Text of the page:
Why doesn’t my cell phone work at my desk but does three feet away?
By Will Taylor Follow me on Twitter | Monday, January 05, 2009 (permalink)
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It seems incredibly difficult to believe, but your cell phone signal strength can be totally different even within a small radius of where you are. How can this be possible? Listen to this CBS radio interview with Mike Sugerman to find out and read more about it below.
Cell phone signals will be stronger when you are in line of sight to the transmitter. If there is something blocking the path for the transmission, you may not have a good signal. We all know what happens to your car radio signal when you drive through a tunnel. The same thing happens with cell phone signals. Dead zones are particularly an issue inside buildings, parking garages, and elevators built of concrete and steel. The signal cant always penetrate through the building to reach the phone, which means you will miss calls or have a poor or lost connection. The closer you are to the outside air, even through a window, the more likely it is that you will have good coverage.
The network and the cell phone are constantly communicating with each other and trying to make sure you have the best signal possible. In some cases you may bounce from one transmitter to another. When this happens, youll see one or two bars of coverage then none then one or two again.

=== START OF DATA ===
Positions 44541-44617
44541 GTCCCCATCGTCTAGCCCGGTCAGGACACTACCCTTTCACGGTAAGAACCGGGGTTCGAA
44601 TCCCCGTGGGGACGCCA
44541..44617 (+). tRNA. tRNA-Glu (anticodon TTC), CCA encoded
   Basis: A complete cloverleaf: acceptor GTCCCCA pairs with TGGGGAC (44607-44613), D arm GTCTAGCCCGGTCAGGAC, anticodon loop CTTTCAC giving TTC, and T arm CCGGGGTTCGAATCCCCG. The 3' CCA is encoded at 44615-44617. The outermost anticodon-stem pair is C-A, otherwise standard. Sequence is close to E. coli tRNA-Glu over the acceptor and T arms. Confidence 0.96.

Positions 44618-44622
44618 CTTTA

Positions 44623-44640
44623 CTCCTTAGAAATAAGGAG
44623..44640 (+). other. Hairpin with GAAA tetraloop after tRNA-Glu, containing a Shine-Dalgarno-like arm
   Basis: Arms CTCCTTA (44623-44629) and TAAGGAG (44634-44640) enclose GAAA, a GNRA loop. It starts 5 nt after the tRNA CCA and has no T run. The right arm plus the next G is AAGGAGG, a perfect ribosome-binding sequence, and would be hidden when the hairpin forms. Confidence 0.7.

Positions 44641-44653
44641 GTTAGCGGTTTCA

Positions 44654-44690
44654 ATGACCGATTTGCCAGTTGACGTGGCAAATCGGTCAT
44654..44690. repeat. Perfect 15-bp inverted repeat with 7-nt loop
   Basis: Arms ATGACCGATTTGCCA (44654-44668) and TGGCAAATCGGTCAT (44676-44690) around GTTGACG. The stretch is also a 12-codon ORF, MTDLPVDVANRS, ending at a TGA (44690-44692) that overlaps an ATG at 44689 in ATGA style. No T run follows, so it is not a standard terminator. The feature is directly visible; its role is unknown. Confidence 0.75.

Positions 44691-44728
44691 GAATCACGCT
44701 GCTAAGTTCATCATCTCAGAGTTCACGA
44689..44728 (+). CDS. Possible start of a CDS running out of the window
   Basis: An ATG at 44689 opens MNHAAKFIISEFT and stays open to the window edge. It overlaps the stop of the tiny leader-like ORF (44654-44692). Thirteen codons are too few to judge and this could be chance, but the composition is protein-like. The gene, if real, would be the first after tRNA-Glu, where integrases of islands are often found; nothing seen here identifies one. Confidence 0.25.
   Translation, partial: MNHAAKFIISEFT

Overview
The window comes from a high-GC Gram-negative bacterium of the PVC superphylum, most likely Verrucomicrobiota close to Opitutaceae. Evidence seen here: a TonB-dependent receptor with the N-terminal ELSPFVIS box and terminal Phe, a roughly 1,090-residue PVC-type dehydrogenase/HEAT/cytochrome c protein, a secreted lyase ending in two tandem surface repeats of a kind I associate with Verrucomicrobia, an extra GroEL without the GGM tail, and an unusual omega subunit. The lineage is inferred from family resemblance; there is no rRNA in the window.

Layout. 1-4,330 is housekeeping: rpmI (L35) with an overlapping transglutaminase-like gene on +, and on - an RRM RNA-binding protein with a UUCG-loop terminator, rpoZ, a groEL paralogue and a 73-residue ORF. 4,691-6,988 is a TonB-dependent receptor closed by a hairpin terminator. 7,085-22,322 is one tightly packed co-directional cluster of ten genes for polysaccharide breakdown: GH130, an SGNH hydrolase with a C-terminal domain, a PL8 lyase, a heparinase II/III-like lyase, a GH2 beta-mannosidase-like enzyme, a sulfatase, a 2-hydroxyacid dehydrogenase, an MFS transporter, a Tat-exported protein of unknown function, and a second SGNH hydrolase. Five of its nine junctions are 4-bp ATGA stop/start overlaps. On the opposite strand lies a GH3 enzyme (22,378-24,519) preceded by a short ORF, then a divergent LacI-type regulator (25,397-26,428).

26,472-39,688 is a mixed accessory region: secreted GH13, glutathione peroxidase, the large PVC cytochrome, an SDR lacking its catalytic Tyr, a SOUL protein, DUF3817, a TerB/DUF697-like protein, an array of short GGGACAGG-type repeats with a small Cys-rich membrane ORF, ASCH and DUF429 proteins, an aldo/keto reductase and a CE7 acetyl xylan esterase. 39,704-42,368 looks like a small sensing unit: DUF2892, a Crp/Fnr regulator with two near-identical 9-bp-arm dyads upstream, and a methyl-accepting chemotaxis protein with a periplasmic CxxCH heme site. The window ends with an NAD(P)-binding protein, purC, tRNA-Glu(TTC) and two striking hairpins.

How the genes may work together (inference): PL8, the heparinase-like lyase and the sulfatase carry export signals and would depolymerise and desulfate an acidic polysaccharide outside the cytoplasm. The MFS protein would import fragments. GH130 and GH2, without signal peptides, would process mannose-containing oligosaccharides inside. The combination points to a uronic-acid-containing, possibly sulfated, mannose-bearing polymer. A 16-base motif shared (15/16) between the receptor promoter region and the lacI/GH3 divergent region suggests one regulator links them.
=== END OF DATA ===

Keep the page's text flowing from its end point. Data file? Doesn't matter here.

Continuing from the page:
What can you do if you have spotty coverage or frequently come across coverage holes?
First, check to make sure that your equipment is fully functional. If there is someone else in your office who has the same service provider you do, see if they have the same poor signal strength in the same spot. If their signal strength is better, its likely that there is a problem with your cell phone. It may be that you need to get the most up-to-date software or that your phone needs to be serviced or replaced. Contact your service provider for assistance.
Second, if you have service with T-Mobile, consider getting a UMA phone which allows you to make your phone calls over a Wi-Fi network. This is particularly useful for in-building coverage and for more remote areas where the providers do not have good coverage. If you have service with another provider other than T-Mobile, you may want to consider installing an in-building repeater, especially if youre equipping an office. However, such equipment can be prohibitively expensive.
Third, if you have persistent issues that arent related to your particular handset, you should consider switching to a new service provider. Generally speaking, the carriers that use 800mHz frequencies like AT&T, Verizon, and Nextel will have better in-building coverage than the carriers that use 1900mHz frequencies, like Sprint and T-Mobile. Before you buy, check out LetsTalk.com or the carriers websites where you can see coverage details. It may be that your provider just doesnt have good coverage at your home or work. But the proof is really testing out the cell phone where you plan to use it. All of the providers have no-risk trial periods so that you can make calls at home, work and in between. Finally, dont hesitate to submit a question via this blog or Twitter with the cell phone experts at LetsTalk.com if you need further assistance.
connie dewalt - 09/21/11
I love verizon wireless, and I switched to a higher plan which includes friends and family, but because all my family lives in Puerto Rico (area code 787) I cannot include them in my plan, so I am paying for a plan with a benefit that I cannot use, consequently I always need a plan with more minutes, I am frustrated since I really like Verizon and I do not want to change to another wireless provider.